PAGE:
The Montreal Protocol on Substances that Deplete the Ozone Layer (the “Montreal Protocol”) is an international treaty which aims to protect the Earth from ozone depletion. The Former United Nations Secretary General, Kofi Annan, contended the Protocol to be not only “the most successful environmental treaty in history”, but also “perhaps the most successful international agreement to date” of any kind.
Earth.Org takes a closer look.
What is the Montreal Protocol?
Objectives of the Protocol
The Montreal Protocol is the first treaty that regulates the production and consumption of nearly 100 ozone depleting chemicals, mainly chlorofluorocarbons (CFCs). The Protocol was adopted on 15 September 1987 which bound all 197 United Nations Member States. It aims to regulate the progress in a stepwise manner by creating different timetables for developed and developing countries. The parties to the Protocol agreed to cut chlorofluorocarbons by 50% over 12 years, but they swiftly accelerated the reduction to 75% by 1992, and then 100% by 1998.
The Montreal Amendment
Today, we have replaced CFCs with Hydrochlorofluorocarbons (HCFCs) which are gases widely used in refrigeration, air-conditioning and foam applications. While they pose a much lower threat to the ozone layer, some are very potent greenhouse gases, like HCFC-22 with a global warming potential (GWP) of 1,760 that of CO2 on a hundred year scale. Thus, HCFCs are also on a phase-out schedule: developed countries aim for 2020 and developing countries for 2030.
The Kigali Amendment
Hydrofluorocarbons (HFCs) are similar compounds to HCFCs , but their lack of chlorine atoms makes them harmless to ozone, yet their GWPs remain thousands of times higher than that of CO2. To support the timely phase out of CFCs and HCFCs, the Parties to the Protocol ratified the Kigali agreement on January 1st 2019, promising to reduce the use of HFCs by 80% over the next 30 years.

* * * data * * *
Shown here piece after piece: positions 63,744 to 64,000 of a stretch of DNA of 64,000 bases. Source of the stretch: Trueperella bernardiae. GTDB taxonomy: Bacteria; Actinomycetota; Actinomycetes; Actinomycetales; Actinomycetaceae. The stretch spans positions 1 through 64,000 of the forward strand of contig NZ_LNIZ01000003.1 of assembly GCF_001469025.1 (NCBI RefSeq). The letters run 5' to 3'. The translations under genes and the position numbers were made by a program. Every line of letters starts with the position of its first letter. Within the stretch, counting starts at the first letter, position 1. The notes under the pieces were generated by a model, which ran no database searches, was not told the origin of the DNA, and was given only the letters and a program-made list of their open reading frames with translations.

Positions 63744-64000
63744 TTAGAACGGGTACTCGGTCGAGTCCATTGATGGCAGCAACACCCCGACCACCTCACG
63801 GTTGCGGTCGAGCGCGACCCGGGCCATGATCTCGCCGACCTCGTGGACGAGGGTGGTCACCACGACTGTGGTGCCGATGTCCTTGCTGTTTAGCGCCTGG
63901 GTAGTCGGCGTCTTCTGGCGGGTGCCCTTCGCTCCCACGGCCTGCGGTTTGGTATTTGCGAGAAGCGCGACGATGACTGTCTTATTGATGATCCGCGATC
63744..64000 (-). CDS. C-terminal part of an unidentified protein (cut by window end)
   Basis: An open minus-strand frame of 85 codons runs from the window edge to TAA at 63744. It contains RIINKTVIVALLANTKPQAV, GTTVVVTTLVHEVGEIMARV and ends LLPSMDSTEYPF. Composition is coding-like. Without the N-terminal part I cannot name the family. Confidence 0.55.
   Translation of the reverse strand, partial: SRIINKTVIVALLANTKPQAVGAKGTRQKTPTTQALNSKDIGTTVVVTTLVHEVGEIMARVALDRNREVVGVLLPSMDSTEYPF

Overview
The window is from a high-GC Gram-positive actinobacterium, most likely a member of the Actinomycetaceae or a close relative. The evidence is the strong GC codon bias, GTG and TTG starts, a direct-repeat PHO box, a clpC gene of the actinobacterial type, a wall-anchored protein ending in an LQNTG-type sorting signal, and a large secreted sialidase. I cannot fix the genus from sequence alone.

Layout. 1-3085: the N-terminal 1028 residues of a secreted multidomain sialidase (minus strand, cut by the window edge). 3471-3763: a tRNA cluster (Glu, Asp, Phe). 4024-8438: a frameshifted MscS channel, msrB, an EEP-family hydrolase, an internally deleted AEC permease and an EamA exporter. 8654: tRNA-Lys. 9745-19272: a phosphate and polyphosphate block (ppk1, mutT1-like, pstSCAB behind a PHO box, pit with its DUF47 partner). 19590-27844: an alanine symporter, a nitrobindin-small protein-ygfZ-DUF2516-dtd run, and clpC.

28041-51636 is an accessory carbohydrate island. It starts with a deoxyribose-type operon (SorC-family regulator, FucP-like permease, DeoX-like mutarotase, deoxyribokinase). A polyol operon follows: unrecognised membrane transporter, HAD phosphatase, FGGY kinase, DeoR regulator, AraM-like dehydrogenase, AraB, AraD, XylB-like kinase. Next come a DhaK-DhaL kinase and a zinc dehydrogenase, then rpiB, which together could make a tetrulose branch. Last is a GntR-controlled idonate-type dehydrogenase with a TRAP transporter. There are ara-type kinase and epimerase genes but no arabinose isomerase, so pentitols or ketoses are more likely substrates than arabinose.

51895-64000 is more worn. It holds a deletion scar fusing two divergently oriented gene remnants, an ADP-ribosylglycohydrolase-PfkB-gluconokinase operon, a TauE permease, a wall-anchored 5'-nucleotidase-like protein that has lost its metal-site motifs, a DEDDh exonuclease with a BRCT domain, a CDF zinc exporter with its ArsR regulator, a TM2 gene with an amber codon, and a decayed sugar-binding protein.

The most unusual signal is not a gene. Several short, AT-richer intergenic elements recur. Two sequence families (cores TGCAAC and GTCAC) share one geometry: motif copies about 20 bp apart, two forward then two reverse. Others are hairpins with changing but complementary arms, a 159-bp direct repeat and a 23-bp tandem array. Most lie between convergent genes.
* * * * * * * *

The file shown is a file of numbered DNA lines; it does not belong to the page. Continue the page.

Assessing the Protocol’s Success
Since 1989, the consumption level of CFCs has attained a sharp drop from 815,613 tonnes to merely 156 tonnes in 2014. HCFC levels have declined from 12,435 tonnes to 6473 tonnes in 2014. The global emissions of ozone-depleting substances overall has plummeted from 1.46 million tonnes in 1988 to 320,000 tonnes in 2014.
In 2019, the ozone hole is the smallest on record since its discovery. However, NOAA Climate.gov explained that 2019’s small ozone hole was simply the result of an isolated weather event, not part of a trend.
Nevertheless, the European Space Agency predicted that the recovery of the ozone hole will continue over the coming years. In the 2018 Scientific Assessment of Ozone Depletion, data reveals that the ozone layer in the stratosphere, the second layer of the atmosphere, has recovered at a rate of 1-3% per decade since 2000. At these projected rates, the Northern Hemisphere and mid-latitude ozone is predicted to recover by around 2030, followed by the Southern Hemisphere around 2050, and polar regions by 2060.. It is estimated that it saves around 2 million people a year from skin cancer.
The Montreal Protocol represents an international success, but this stems from the relatively small number of chemicals to regulate across few industries. Today’s need to phase out all greenhouse gases will require new precedents in international cooperation, which will hopefully occur before our backs are against the wall.
This article was written by Jennie Wong.
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